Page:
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SARL Members and Alumni News

Gov. Reynold signs executive order aiming to help rural Iowa communities

Siouxland Proud | Posted on July 19, 2018

Iowa Governor Kim Reynolds is hoping to help rural areas of the state through an executive order.  Reynolds signed the order Wednesday that creates the Governor’s Empower Rural Iowa Initiative, according to a release. They say the initiative will identify legislative, regulatory and policy changes through a partnership with the Iowa Rural Development Council. with co-chairs Lt. Gov. Adam Gregg and Sandy Ehrig of the Iowa Rural Development Council.


Maine legislator badly burned by fire on farm

Central Maine | Posted on July 19, 2018

Representative Craig Hickman reportedly was burned on his legs and chest during the Tuesday morning incident. A state representative from Winthrop was burned badly Tuesday morning while attempting to light a brush pile on fire but was expected to make a full recovery.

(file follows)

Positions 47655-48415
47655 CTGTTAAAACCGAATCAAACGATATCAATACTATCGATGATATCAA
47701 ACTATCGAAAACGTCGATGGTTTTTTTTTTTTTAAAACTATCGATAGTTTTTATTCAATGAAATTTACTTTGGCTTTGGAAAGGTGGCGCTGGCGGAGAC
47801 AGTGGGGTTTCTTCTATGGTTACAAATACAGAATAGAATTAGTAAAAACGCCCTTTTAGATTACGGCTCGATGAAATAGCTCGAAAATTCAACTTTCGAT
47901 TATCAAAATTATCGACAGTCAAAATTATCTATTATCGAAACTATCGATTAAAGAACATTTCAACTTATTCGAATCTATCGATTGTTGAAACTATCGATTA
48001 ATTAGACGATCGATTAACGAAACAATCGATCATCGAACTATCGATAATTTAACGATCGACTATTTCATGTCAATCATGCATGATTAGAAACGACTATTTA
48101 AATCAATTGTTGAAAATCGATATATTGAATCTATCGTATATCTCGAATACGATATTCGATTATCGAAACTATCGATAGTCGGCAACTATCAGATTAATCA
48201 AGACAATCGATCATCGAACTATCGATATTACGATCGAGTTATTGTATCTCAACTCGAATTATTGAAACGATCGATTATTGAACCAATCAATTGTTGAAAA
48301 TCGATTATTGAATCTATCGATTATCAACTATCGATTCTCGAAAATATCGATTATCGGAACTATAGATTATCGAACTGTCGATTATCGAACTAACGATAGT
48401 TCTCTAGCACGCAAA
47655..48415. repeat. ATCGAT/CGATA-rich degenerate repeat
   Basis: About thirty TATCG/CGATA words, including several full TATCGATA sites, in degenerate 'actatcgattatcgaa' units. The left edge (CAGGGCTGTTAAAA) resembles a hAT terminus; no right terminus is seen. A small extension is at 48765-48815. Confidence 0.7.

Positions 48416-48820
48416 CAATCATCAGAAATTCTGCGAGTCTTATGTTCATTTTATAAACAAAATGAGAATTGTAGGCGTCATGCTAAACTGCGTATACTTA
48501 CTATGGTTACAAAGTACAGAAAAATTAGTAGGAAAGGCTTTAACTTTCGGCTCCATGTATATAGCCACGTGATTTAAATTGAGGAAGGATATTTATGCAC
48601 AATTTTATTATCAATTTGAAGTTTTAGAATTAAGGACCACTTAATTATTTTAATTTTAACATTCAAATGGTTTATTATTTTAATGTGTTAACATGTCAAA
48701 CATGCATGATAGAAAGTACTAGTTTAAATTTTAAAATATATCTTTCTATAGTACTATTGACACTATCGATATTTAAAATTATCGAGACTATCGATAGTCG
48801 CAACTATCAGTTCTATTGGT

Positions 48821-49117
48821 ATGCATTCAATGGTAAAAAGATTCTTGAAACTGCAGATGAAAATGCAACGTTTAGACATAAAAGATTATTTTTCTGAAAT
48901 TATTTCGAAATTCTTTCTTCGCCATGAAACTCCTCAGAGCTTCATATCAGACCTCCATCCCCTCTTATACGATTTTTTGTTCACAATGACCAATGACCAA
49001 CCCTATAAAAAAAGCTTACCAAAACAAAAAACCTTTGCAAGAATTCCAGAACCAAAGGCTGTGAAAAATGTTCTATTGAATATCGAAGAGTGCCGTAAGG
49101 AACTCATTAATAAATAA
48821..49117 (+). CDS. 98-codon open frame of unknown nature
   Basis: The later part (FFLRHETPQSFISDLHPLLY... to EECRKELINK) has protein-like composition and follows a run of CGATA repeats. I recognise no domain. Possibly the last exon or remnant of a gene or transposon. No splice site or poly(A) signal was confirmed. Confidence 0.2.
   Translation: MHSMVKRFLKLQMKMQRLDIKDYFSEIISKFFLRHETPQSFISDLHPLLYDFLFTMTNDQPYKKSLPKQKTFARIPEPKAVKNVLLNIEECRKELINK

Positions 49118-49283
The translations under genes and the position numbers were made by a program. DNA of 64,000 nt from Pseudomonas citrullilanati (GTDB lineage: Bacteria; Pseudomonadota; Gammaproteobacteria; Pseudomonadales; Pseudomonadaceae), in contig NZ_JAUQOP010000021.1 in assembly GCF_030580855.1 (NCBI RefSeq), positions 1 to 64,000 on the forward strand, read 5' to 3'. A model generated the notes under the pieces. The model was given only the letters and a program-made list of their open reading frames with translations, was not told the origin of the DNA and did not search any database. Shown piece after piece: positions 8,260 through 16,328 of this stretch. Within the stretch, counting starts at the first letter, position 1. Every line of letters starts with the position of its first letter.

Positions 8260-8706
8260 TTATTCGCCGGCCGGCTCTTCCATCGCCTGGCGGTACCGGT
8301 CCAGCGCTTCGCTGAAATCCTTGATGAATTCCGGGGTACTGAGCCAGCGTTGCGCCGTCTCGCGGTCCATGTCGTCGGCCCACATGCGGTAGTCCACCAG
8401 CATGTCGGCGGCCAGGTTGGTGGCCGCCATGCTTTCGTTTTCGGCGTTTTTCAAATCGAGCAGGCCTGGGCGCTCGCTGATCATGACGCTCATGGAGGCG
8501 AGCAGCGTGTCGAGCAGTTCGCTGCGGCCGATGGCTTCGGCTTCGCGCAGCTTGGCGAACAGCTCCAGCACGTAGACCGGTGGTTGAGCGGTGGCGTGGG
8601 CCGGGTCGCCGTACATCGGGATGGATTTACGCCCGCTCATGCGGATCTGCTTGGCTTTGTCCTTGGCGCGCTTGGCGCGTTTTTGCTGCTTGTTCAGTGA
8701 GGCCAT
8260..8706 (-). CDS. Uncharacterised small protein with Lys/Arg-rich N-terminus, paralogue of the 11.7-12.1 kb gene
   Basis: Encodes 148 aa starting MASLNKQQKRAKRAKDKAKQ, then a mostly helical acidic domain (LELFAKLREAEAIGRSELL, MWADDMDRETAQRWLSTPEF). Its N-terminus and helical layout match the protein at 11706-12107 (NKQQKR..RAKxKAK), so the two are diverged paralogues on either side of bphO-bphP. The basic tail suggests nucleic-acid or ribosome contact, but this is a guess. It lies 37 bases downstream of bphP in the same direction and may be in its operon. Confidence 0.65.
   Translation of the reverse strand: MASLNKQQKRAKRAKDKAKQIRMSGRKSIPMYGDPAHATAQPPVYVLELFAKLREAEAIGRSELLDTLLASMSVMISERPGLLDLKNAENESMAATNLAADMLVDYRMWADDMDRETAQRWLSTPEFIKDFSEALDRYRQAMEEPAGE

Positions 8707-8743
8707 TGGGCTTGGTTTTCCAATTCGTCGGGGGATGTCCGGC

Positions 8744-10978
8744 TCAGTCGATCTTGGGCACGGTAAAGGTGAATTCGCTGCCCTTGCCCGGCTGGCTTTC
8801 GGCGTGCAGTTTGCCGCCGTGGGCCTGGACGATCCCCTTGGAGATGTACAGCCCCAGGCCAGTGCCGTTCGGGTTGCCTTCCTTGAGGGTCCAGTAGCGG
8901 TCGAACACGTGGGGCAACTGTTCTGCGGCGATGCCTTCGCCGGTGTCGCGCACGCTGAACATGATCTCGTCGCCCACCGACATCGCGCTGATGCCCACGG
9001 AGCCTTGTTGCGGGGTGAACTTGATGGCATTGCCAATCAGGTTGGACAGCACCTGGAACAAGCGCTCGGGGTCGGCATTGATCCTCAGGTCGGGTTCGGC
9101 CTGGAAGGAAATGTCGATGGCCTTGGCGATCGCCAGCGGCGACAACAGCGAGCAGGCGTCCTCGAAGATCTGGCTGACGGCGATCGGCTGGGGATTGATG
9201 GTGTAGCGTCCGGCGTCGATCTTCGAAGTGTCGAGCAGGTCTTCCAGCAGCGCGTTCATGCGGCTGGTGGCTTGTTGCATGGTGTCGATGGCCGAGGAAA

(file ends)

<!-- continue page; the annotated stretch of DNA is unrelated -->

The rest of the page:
Ohio Governor Kasich signs order to toughen control of fertilizer pollution

Toledo Blade | Posted on July 19, 2018

 Frustrated by lawmakers’ refusal to consider a bill to get tougher on sources of agricultural pollution feeding Lake Erie’s chronic toxic algae problem, Gov. John Kasich on Wednesday took matters into his own hands with an executive order. “This is just requiring farmers to figure out a way to manage their land in a more effective and environmentally friendly way,” the Republican governor said. “I believe that farmers want to do that.”Under the order, his administration will ask the Ohio Soil and Water Conservation Commission at its July 19 meeting to designate eight watersheds or portions of watersheds with high phosphorous levels within the Maumee River Basin as “distressed.” That would trigger the writing of rules affecting all agricultural nutrient sources, including such things as storage, handling, and application of manure; erosion and sediment control from the land; and other agricultural practices. Civil penalties could apply for violations.